National Portrait Gallery director and Kentish Town resident Sandy Nairne has been awarded a CBE for services to the arts. He has run the gallery since 2002.
He said: “You just don’t expect these things and I am very surprised and proud.
“My children seem to have some element of pride about it, which is really nice.”
Mr Nairne has had a long and successful career, becoming one of the most influential figures in British art.
After several years organising exhibitions while at Oxford University, he met the then director of The Museum of Modern Art in Oxford, Nicholas Serota (who later became the Tate’s director) and took a job there.
Former Roxy Music lead singer and Marylebone resident Bryan Ferry has been awarded the CBE for services to music. He has enjoyed a successful music career, with four number one albums and numerous top 10 singles.
“I would like to thank those who have given me the award and all the musicians and others behind the scenes who have helped me throughout my career,” he said.
After forming Roxy Music in 1971, the band enjoyed success with albums Stranded, Flesh And Blood and Avalon before splitting in 1982. Mr Ferry continued with his solo career and hit top spot with his Boys And Girls album.
Textile and fashion designer Celia Birtwell has been awarded a CBE for services to the fashion industry.
Although she now has her own shop in Westbourne Park Road, it was during the swinging 60s and 70s that she hit the big time – designing prints for fashion icon Ossie Clark, with whom she had two children.
The duo dressed the liked of the Beatles, Rolling Stones, Jimmy Hendrix and Twiggy and, after their personal and professional break-up, she opened her own shop in 1984.
In 2006, she launched a line of clothes for Topshop before designing camping gear for Millets and a range of beauty accessories for Boots. “I am absolutely thrilled to receive such an honour and to be appreciated for something I really love doing,” she said. “I have had the chance to dress so many wonderful people over the years. Seeing a girl walking down the street wearing one of my designs still thrills me.”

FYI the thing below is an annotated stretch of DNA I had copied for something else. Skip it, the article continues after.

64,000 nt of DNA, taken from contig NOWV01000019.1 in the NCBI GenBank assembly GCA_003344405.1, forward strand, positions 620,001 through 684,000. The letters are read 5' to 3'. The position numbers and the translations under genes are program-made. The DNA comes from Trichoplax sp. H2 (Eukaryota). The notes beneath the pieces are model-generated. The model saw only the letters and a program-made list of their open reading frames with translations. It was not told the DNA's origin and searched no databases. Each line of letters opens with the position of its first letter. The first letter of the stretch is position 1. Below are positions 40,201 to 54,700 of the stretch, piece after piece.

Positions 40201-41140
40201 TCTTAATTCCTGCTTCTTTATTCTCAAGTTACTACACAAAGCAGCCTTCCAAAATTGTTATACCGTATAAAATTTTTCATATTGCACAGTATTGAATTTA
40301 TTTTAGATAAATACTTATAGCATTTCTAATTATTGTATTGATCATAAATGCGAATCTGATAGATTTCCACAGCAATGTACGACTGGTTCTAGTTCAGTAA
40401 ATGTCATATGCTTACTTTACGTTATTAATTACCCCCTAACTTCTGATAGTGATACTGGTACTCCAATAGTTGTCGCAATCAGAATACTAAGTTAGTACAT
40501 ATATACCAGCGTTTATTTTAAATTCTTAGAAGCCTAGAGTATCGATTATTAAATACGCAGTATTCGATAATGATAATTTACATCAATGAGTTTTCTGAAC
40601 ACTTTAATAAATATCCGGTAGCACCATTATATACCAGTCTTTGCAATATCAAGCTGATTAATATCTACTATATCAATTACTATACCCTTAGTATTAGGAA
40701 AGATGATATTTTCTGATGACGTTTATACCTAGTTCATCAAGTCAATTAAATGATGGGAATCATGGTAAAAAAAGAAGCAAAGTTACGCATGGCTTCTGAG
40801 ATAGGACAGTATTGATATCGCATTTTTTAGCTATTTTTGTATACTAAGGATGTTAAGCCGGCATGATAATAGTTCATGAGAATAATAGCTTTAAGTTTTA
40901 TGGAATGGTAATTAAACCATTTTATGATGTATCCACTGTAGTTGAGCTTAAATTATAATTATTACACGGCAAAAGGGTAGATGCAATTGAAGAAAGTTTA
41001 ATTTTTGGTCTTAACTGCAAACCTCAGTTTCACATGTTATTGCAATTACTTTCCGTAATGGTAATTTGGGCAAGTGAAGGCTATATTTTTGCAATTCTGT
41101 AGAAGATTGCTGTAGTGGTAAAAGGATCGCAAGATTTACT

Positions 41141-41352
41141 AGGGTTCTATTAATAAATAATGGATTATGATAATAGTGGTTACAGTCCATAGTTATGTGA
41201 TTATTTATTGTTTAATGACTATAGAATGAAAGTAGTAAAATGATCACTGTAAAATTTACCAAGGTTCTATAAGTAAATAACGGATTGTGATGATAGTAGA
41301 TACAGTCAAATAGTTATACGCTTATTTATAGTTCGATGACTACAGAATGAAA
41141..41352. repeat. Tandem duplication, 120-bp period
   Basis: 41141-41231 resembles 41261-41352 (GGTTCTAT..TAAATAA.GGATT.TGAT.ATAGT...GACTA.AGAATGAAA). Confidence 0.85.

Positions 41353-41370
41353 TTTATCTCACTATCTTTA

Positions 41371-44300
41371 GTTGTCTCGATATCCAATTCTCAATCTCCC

When Sheila Daley found out that she had been awarded an MBE it was a cause for double celebration. The Westminster Kingsway College clerk had just come back from collecting the National Governors’ Association’s outstanding clerk of the year award. Ms Daley has worked at Westminster Kingsway College since 1987. She was nominated for her MBE by principal Andy Wilson who praised her “unique ability” to help the college work effectively.
“It’s fantastic personally but it’s also a tribute to all the people who do the clerk’s role,” said Ms Daley.
After more than 20 years of work with families affected by HIV and helping establish the Children With Aids charity, Jo Dodge has been awarded an MBE.
A family HIV clinic co-ordinator at St Mary’s Hospital in Paddington, she is the first point of contact for patients referred to the hospital. She co-ordinates a team of consultants, specialist nurses, dieticians and clinical psychologists in the largest clinic of its kind in the country.
“My favourite thing about my work is seeing the children grow up over the years,” she said. “When I started work at St Mary’s Hospital 20 years ago, parents whose children were diagnosed with HIV did not expect them to live very long. Now, some go to university and some go on to have children of their own.”